Definition of burglar in English:

burglar

noun

  • A person who commits burglary.

    • ‘Please be warned that a group or groups of burglars and thieves are in the area.’
    • ‘Robbers, burglars and drugs dealers will be first to fall under the spotlight, they said.’
    • ‘A pioneering scheme to gate off alleys to burglars and thieves could be on its way to parts of central York.’
    • ‘If you think you have the right to assault a burglar, the burglar himself has a right of self-defence!’
    • ‘Don't lump them in with the drug dealers and burglars deliberately cheating the state.’
    • ‘Going soft on burglars and car thieves, she added, was a slap in the face for their victims.’
    • ‘The police time now dedicated to the drug trade would be freed up to catch burglars, rapists and murderers.’
    • ‘On last night's Question Time a girl said that all burglars and petty criminals should be shot.’
    • ‘Two policemen, chasing a burglar on foot, left their car open and his accomplice stole it.’
    • ‘He said she refused to accept her son had killed his wife and still believed the couple had been murdered by burglars.’
    • ‘Well, the two burglars got away with the jewels but not without a fight.’
    • ‘Security footage of young burglars raiding a Cotswold church is being examined by police.’
    • ‘Police are to target crime hotspots in the Keighley division to purge the streets of robbers and burglars.’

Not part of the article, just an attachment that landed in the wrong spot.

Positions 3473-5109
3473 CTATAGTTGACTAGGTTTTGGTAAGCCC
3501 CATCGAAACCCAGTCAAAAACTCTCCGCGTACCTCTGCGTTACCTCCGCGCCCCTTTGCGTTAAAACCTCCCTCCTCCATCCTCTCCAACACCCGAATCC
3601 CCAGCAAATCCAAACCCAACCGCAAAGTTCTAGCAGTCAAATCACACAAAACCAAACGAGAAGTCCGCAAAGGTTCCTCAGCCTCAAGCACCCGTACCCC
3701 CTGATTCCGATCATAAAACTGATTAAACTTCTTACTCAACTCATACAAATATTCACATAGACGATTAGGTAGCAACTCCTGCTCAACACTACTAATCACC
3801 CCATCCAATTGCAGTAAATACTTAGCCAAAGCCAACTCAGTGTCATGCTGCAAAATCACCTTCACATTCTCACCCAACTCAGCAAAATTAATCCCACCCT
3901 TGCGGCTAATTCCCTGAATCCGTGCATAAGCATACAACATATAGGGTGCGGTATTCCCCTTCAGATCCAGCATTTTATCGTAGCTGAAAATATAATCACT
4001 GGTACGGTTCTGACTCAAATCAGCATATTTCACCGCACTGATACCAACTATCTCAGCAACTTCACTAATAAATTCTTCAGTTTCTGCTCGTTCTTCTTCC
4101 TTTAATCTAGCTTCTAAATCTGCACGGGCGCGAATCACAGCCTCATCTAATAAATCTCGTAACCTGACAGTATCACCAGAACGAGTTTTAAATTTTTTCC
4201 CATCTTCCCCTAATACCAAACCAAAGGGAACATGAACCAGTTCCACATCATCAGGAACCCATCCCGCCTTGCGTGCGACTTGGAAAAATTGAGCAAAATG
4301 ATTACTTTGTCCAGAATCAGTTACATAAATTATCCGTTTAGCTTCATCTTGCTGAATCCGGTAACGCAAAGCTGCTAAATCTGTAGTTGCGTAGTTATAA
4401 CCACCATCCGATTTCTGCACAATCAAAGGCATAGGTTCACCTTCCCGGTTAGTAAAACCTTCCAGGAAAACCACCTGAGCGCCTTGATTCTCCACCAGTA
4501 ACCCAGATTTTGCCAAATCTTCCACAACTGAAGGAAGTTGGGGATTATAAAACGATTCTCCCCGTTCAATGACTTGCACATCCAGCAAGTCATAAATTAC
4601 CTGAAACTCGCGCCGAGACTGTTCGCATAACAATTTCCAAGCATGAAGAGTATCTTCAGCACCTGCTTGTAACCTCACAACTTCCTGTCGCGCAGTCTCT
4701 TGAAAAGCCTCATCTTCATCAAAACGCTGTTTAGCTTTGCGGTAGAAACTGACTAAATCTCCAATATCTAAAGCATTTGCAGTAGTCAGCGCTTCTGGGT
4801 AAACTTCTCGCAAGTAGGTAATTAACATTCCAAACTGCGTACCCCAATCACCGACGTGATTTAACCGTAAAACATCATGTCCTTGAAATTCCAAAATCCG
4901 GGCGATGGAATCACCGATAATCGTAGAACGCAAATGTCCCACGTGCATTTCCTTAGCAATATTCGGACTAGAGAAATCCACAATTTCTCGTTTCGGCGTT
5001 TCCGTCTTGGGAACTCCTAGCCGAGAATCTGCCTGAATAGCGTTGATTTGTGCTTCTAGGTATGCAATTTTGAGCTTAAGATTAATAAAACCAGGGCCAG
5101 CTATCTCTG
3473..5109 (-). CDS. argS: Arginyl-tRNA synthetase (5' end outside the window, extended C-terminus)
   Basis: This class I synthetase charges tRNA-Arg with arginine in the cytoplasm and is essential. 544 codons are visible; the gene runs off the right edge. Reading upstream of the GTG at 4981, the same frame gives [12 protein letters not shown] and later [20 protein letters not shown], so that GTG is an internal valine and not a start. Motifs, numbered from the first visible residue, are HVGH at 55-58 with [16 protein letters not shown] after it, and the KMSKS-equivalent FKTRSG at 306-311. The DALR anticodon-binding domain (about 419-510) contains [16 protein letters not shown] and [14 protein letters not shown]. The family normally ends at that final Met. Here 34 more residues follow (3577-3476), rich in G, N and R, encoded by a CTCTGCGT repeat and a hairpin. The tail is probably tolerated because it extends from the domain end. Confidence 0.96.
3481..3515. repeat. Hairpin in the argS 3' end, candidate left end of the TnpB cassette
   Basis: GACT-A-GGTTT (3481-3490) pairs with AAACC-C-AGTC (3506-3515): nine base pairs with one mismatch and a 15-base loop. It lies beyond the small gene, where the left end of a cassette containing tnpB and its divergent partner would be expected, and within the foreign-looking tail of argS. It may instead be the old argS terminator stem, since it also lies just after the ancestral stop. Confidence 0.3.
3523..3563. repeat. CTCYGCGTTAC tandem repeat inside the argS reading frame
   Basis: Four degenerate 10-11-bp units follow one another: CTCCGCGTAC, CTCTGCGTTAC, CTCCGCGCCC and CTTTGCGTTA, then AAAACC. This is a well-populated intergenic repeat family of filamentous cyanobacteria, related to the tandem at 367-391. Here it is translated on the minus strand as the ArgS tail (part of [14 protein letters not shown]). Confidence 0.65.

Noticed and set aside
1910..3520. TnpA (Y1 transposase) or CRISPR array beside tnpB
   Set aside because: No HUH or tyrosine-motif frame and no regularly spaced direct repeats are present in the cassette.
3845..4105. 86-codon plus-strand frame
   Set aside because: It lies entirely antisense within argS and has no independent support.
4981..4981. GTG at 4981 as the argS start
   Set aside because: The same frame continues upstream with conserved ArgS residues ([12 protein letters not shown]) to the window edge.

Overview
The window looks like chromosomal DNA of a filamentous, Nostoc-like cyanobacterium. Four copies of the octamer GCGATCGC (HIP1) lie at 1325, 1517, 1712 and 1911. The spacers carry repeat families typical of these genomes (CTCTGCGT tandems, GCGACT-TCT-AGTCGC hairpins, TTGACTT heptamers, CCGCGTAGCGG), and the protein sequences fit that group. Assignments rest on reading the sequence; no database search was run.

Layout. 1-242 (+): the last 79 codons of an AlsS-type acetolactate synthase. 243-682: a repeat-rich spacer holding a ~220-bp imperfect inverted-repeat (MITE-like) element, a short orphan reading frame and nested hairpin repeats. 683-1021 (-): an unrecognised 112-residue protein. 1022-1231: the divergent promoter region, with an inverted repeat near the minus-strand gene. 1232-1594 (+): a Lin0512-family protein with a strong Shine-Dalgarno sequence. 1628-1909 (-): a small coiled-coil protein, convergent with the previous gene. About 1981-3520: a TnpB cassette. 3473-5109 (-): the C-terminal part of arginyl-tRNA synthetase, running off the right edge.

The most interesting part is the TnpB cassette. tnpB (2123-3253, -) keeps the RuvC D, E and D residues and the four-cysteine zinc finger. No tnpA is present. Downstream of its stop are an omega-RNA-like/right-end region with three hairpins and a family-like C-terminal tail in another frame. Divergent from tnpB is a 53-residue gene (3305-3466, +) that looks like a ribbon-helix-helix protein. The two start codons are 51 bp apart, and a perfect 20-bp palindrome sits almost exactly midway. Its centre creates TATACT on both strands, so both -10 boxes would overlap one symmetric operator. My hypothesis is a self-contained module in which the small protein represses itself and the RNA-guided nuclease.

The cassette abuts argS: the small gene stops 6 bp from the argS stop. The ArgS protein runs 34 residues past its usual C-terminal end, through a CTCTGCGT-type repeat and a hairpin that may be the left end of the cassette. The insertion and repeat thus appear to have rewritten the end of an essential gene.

• ‘Instead he neglected his duty and the burglars got away with those crimes.’
    • ‘Luckily they woke up when the window shattered, so the burglars got away empty handed.’
    • ‘Many burglars commit dozens, or even hundreds, of crimes before they're caught.’
    • ‘But to the victim of burglary the motivation of the burglar may well be of secondary interest.’
    • ‘It is like making someone who has had their house burgled pay to keep the burglar in jail!’
    • ‘It was the second time in three months that a member of the public had foiled the habitual burglar's crimes.’
    • ‘The crime spree has led victims from across the town to lose thousands of pounds in cash after being conned by burglars.’
    housebreaker, robber, cat burglar, raider, looter, pilferer, picklock, thief, sneak thief, safe-breaker, safe-blower, safe-cracker
    View synonyms

Origin

Mid 16th century: from legal French burgler or Anglo-Latin burgulator, burglator; related to Old French burgier ‘pillage’.

Pronunciation

burglar

/ˈbəːɡlə/